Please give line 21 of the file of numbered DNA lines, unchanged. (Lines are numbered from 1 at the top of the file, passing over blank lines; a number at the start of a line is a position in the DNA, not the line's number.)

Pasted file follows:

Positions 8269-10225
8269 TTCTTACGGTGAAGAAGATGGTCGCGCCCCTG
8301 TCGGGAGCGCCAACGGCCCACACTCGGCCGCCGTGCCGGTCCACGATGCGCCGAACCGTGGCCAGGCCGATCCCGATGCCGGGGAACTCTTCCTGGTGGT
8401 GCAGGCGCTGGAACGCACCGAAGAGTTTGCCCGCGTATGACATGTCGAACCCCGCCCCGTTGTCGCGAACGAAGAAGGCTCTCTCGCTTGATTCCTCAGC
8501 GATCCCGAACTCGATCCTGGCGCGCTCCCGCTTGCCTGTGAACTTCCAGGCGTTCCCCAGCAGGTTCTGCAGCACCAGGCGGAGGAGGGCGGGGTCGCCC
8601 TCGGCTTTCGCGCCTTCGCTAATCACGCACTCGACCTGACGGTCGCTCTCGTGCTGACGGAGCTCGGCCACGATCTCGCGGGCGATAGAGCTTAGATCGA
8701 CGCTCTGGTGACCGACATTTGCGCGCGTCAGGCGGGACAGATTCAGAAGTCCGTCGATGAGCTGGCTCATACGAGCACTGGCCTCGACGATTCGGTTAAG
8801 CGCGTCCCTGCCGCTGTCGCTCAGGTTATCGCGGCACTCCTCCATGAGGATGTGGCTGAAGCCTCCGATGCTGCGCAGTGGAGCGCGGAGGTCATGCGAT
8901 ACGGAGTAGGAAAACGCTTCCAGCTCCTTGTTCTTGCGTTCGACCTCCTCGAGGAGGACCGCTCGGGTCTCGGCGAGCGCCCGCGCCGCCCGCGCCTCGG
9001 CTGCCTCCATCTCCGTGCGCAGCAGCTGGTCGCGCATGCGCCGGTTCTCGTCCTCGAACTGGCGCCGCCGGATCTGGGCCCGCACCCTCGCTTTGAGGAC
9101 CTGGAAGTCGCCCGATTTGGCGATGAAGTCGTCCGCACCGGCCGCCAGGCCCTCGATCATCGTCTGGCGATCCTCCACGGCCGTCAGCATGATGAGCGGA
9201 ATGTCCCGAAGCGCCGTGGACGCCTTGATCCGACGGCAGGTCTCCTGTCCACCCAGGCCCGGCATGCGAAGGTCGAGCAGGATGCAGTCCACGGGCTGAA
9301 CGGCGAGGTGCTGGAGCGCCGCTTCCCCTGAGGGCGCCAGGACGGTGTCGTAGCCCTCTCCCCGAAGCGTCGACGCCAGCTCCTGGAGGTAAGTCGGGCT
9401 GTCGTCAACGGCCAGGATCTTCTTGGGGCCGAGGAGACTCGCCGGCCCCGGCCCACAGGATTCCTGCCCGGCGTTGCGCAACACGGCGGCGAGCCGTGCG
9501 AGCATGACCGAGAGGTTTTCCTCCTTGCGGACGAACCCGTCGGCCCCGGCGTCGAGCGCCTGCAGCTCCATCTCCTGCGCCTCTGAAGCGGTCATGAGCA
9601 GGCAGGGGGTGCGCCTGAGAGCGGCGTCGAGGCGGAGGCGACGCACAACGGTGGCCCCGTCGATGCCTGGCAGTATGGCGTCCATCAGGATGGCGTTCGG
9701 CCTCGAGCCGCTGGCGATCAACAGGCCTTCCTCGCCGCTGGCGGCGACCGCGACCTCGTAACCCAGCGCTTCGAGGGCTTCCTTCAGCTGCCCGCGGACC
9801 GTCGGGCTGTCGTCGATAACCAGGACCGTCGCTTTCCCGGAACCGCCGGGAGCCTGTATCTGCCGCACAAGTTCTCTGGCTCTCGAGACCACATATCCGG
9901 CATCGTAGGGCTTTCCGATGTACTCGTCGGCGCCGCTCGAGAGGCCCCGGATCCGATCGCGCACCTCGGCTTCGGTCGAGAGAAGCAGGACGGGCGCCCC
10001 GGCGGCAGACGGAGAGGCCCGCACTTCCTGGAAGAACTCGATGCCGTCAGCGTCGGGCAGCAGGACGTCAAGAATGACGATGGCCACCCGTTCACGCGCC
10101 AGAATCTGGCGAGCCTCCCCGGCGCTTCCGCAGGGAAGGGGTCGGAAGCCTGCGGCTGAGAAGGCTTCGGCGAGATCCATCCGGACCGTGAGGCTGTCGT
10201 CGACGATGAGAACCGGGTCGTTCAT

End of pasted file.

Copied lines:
10101 AGAATCTGGCGAGCCTCCCCGGCGCTTCCGCAGGGAAGGGGTCGGAAGCCTGCGGCTGAGAAGGCTTCGGCGAGATCCATCCGGACCGTGAGGCTGTCGT